Covid could help to cure cancer, new research reveals

Jab led to reduction in risk of cancer coming back or death in patients with stage three and four melanoma

Jane Kirby
Monday 02 January 2023 09:22 GMT
The trials show positive benefits for cancer patients
The trials show positive benefits for cancer patients (Getty Images/iStockphoto)

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Technology used to produce the Covid vaccine has been shown to cut the risk of cancer tumours returning, new research has shown.

Pharmaceutical firms Moderna and MSD are working on a personalised cancer vaccine, designed to prime the immune system so the body can generate a response based on a person’s specific type of cancer tumour.

Experts from the Institute of Cancer Research in London (ICR) described the results as “exciting” and said such vaccines showed great potential in improving cancer treatment.

Moderna and MSD said the jab - mRNA-4157/V940 - when combined with the drug Keytruda, led to a 44% reduction in the risk of cancer coming back or death compared to Keytruda alone, in patients with stage three and four melanoma.

They said the results are the first demonstration of effectiveness of mRNA cancer treatment in a randomised clinical trial.

The firms will now approach regulators with the results and will launch a third-stage trial as well as rapidly expanding the drug to other types of cancer.

Stephane Bancel, Moderna’s chief executive, said: “Today’s results are highly encouraging for the field of cancer treatment.

“mRNA has been transformative for Covid-19 and now, for the first time ever, we have demonstrated the potential for it to have an impact on outcomes in a randomised clinical trial in melanoma.

“We will begin additional studies in melanoma and other forms of cancer with the goal of bringing truly individualised cancer treatments to patients.

“We look forward to publishing the full data set and sharing the results at an upcoming oncology medical conference, as well as with health authorities.”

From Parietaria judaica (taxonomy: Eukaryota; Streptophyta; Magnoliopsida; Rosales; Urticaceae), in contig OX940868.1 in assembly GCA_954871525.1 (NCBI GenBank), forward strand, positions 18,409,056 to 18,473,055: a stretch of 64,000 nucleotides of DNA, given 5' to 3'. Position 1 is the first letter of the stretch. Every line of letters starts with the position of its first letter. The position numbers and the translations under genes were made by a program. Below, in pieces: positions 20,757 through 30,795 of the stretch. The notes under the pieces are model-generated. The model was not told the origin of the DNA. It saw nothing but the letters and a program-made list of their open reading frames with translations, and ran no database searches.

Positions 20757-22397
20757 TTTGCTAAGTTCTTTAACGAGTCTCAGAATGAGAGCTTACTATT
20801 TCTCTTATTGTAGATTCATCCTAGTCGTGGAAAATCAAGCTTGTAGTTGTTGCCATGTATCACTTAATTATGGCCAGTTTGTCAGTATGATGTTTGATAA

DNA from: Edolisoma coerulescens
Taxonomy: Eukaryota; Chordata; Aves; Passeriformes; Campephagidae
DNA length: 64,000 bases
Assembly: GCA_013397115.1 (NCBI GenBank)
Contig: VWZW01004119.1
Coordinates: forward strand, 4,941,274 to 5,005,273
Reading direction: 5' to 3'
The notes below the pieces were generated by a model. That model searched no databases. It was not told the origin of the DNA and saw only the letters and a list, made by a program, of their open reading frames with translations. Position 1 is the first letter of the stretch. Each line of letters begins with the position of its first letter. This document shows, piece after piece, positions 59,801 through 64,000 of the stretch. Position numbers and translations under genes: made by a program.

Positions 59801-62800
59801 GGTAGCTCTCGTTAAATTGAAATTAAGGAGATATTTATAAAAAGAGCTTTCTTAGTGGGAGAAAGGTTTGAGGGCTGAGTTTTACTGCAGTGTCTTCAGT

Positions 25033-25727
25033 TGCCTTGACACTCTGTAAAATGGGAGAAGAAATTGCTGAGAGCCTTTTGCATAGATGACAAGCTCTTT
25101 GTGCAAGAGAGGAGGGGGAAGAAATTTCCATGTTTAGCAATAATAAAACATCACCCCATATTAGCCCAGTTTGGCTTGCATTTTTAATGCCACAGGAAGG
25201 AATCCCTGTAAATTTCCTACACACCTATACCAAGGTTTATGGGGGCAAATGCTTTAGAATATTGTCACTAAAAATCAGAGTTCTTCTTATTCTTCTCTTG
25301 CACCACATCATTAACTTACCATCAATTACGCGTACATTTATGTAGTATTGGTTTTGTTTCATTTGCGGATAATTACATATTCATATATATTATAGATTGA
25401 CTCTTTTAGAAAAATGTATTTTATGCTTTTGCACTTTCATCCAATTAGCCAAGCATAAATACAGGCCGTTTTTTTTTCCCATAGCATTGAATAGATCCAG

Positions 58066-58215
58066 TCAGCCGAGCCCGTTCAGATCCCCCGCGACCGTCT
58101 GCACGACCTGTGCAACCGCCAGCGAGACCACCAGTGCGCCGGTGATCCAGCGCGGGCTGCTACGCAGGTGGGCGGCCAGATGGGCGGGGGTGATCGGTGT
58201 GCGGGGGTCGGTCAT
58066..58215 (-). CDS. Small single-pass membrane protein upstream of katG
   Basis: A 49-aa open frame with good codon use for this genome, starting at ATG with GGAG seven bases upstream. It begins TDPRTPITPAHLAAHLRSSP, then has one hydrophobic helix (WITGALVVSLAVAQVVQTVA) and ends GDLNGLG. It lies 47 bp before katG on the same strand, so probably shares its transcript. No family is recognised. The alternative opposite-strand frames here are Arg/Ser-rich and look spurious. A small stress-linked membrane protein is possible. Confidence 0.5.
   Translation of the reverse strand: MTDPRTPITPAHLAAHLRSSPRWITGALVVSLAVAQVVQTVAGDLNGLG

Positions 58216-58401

mRNA-4157/V940 is designed to stimulate an immune response using T cells based on the unique mutational make-up of a patient’s tumour.

Keytruda is an immunotherapy that works by increasing the ability of the body’s immune system to help detect and fight cancer cells.

Alan Melcher, professor of translational immunotherapy at the Institute of Cancer Research, London, and honorary consultant oncologist at the Royal Marsden NHS Foundation Trust, said: “There’s no question, this is very exciting.

“These results show the feasibility of making and delivering personalised vaccines to treat cancer, and that the vaccine can add benefit to current treatments.

“These results establish the principle that this complex technology is doable.

“However, these are still early results and we have not seen the full data yet.

“The trial is relatively small and the benefits of vaccines against melanoma and potentially other cancers need to be further tested in larger trials and other cancer types.

“It will also be important to see if the vaccine did indeed generate an immune response against the tumour, which I anticipate will be tested using tissue and blood samples collected from patients in this study.”

Dr Juanita Lopez, clinical researcher at the ICR and consultant medical oncologist at the Royal Marsden, said: “This is the first time we’ve seen a personalised cancer vaccine, together with standard of care immunotherapy, reduce the chances of cancer coming back in patients with early stages of skin cancer.

“The findings are exciting and open the door for further trials in melanoma, as well as other types of cancer.

“By leveraging the power of the immune system to specifically spot, recognise, and destroy cancer cells, these personalised cancer vaccines hold great potential for improving cancer treatment outcomes.”

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